If the current remains above the service limit, the system will turn off the next load in the shedding table, again calculating the amount of current that was removed and placing this value, which is the value of that load, in memory.
The system continues to turn off loads until the total current falls below the service limit or all of the six controlled loads have been shed. Through this process the system has “learned” the amount of current each particular load draws. This feature compensates for the differences in current draw over a range of line voltage and ambient temperature, by re-learning the load each time it is turned off or “shed.”

The 50 Amp Smart EMS now waits until the total current is lower than the service limit and enough current is available (as compared with the amount in memory for the last load shed) before turning that load back on. This assures that there is suf cient current to operate the load.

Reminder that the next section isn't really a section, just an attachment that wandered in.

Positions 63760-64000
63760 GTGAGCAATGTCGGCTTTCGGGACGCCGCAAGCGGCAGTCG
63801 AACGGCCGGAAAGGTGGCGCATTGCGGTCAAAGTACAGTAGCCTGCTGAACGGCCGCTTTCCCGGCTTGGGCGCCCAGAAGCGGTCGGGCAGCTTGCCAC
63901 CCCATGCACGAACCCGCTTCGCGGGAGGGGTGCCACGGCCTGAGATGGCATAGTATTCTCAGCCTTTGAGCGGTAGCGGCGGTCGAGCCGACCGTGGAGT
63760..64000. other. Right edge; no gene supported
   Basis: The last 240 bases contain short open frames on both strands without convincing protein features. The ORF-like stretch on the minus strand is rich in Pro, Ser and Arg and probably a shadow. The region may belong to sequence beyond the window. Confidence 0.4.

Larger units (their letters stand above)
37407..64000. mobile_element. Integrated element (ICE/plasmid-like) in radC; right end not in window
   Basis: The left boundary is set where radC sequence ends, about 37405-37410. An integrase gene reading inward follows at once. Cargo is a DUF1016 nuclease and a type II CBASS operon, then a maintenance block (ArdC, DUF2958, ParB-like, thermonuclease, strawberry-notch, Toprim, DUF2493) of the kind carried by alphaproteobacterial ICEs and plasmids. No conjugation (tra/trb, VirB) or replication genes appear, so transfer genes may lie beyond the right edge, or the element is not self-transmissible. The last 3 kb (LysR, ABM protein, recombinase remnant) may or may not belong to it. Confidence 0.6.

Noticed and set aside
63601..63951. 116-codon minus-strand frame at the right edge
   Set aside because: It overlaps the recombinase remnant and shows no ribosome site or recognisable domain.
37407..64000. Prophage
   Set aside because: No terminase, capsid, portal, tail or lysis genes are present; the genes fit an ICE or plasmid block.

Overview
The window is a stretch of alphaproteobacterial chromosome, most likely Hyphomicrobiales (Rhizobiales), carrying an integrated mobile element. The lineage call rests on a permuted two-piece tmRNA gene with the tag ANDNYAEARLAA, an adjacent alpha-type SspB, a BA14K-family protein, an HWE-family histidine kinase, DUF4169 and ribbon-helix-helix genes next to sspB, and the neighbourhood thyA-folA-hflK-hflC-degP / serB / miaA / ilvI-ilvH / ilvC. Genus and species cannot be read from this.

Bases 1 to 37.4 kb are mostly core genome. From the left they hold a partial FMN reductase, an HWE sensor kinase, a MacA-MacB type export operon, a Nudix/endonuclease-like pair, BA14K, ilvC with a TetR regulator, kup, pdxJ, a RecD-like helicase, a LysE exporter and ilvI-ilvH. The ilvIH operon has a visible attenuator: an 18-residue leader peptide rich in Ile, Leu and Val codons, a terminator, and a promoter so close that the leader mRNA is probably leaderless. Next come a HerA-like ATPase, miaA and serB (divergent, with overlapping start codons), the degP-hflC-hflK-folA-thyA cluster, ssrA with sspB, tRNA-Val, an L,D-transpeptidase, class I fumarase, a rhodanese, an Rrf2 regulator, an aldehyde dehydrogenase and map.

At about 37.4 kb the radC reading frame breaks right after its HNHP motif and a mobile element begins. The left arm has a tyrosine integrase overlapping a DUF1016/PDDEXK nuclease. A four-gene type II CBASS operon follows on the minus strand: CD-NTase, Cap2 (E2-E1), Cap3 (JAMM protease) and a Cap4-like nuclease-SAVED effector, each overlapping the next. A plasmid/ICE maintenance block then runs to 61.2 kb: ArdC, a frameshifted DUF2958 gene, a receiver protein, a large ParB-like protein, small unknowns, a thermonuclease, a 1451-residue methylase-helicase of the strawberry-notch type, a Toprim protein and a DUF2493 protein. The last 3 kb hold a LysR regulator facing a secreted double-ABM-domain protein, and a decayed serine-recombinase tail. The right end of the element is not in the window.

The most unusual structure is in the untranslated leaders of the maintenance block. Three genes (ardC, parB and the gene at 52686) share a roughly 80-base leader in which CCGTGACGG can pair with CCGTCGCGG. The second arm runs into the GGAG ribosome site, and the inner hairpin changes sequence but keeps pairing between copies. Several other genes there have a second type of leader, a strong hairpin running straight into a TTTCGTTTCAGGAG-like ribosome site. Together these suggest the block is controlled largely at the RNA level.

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Old 07-04-2016, 08:44 PM   #12
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Thank you so far for the responses. It does help with understanding the advantages of a hard wired / built in EMS, Electrical Power Management System vs one which is simply plugged into the shore power pedestal.


Actually Ellatta, my present interest is in W/D = clothes washer dryer, and better understanding the electrical requirements to operate these units under reduced available pedestal / shore power amperage availability. My question is for the units wired for 50 amps, typically 2, or 3 a/c's - What is the manual electrical power management required to be reduced (electrical load) in order to run the clothes W/D in hot temperatures?